I started writing essays as a reporter in Missouri (Springfield Daily News) and Vermont (The Burlington Free Press). For a few years, I wrote op-ed pieces for USA Today. Those were sometimes insane trips, where I got the topic at 4 p.m. and was expected to do research, write, and dictate a piece by 2 p.m. the next day. (Yes, to all those who weren’t even eating solid food in that pre-fax, pre-email, pre-Internet time, I said dictate.)
I blog about writing and publishing since I am an indie publisher. I have written three novels: Down Dog Diary, a mystery where a yoga teacher hunts a killer; Book of Mercy, a funny novel about a serious issue: censorship, and Maud’s House, a story of lost-and-found creativity and the mess it can lead to in a small Vermont town. I also have written a guide to putting zing into your writing and improving your business called WriteTips.
Since 1990, my husband and I have run The Roberts Group Editorial & Design. We write, design, and build websites as well as create powerful business communication tools: newsletters, brochures, press releases, manuals, and reports. We also edit books, design and typeset book interiors, create book covers, and format eBooks. We’ve worked with indie publishers long before the term was hot. All that experience also goes into my blog posts, especially posts about tips to improve your writing and your business.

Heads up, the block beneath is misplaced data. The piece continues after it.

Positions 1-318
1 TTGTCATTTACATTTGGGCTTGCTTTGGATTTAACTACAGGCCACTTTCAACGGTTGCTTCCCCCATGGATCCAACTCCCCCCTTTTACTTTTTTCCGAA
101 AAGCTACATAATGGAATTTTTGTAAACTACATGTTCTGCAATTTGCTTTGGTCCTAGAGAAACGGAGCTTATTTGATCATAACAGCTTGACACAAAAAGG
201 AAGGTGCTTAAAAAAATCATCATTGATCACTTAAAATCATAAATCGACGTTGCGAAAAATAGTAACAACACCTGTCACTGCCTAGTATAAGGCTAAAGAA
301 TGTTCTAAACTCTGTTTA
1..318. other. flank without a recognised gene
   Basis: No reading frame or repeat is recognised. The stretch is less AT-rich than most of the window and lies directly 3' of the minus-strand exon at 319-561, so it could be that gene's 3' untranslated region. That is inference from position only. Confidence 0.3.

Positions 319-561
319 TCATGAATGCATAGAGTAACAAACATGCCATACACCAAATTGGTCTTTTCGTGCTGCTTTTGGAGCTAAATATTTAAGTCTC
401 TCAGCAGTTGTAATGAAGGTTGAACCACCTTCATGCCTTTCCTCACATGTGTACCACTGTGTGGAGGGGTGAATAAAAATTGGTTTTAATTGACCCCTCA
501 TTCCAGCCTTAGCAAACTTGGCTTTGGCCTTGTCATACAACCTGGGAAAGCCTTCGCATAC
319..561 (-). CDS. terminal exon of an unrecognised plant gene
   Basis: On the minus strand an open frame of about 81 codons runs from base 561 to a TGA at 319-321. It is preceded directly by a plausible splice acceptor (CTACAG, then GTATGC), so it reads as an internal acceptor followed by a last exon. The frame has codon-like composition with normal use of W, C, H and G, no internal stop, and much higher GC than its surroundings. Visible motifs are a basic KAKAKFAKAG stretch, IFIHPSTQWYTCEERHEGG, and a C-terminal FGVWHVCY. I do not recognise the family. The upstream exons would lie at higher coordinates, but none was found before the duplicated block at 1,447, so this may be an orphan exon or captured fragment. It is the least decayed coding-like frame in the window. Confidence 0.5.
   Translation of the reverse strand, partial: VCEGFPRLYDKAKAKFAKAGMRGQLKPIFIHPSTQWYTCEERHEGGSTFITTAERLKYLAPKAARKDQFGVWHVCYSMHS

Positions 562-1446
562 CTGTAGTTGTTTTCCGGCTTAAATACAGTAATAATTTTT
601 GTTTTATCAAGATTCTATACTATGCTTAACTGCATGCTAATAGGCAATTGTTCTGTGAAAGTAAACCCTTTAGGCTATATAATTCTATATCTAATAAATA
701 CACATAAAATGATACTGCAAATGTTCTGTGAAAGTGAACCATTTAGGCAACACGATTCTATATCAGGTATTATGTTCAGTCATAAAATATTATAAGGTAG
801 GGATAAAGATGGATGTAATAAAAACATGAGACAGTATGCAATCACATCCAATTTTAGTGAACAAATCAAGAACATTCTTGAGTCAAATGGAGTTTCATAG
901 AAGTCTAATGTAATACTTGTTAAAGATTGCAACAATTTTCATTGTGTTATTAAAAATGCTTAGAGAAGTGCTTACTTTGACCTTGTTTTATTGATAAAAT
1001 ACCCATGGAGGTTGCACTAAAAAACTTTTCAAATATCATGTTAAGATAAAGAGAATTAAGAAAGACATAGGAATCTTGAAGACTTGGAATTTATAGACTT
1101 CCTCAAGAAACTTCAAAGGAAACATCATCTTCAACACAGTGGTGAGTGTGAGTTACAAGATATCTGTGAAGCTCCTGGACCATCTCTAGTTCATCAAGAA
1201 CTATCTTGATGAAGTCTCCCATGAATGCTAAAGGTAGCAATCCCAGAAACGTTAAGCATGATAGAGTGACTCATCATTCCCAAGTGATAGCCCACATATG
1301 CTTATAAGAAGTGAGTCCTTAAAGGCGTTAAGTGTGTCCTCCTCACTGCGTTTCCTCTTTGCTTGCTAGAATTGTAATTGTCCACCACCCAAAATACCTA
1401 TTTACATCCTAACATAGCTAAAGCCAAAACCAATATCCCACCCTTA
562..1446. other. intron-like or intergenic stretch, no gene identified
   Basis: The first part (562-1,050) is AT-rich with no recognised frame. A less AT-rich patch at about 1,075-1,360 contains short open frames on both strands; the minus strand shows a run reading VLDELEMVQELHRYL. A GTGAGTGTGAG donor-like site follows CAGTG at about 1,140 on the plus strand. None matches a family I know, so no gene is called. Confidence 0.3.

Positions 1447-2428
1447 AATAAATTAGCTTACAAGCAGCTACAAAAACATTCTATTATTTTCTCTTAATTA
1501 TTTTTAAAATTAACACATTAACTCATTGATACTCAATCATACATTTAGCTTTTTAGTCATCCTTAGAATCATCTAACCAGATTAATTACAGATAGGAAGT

From the day I picked up Please Don’t Eat the Daisies by Jean Kerr at a yard sale, I have been in love with humorous essays about marriage, parenting, and family life. Erma Bombeck was another favorite. To me, these women were like Lucille Ball on paper. Every day they faced that candy conveyor belt speeding faster and faster—just as I was, just as you probably do. So sometimes I write about the everyday journey: hiding in the basement at Halloween, missing a child whose living abroad, planning a do-it-yourself wedding.
Here are more of my journeys: I practice yoga and have a yoga website called Yoga Vistas. In the lovely Minnesota summers, I grow flowers: from dahlias and lantanas to zinnias and geraniums; ride my bike; and feed the hummingbirds. In the sometimes-long, but always pretty Minnesota winters, I walk in the snow, read by the fire, and bake cookies. And I watch basketball, alternately howling with affection or growling with despair at the Minnesota Timberwolves. (Pack a lot of patience when you journey with the Wolves.) I have yet to become too attached to baseball and the Twins. I fear I might have a bit of my mother in me, who was a HUGE St. Louis Cardinals fan and complained when they stopped taking her calls.
I read lots of mysteries by wonderful writers (Louise Penny, Dennis Lehane, Estelle Ryan) and am often pulled in by paranormal tales (think Jim Butcher or Kelley Armstrong). I am learning tai chi.
The reason one “practices” yoga is because perfection doesn’t matter. It is all about the journey—both on the yoga mat and off.
Namaste and see you around the conveyor belt,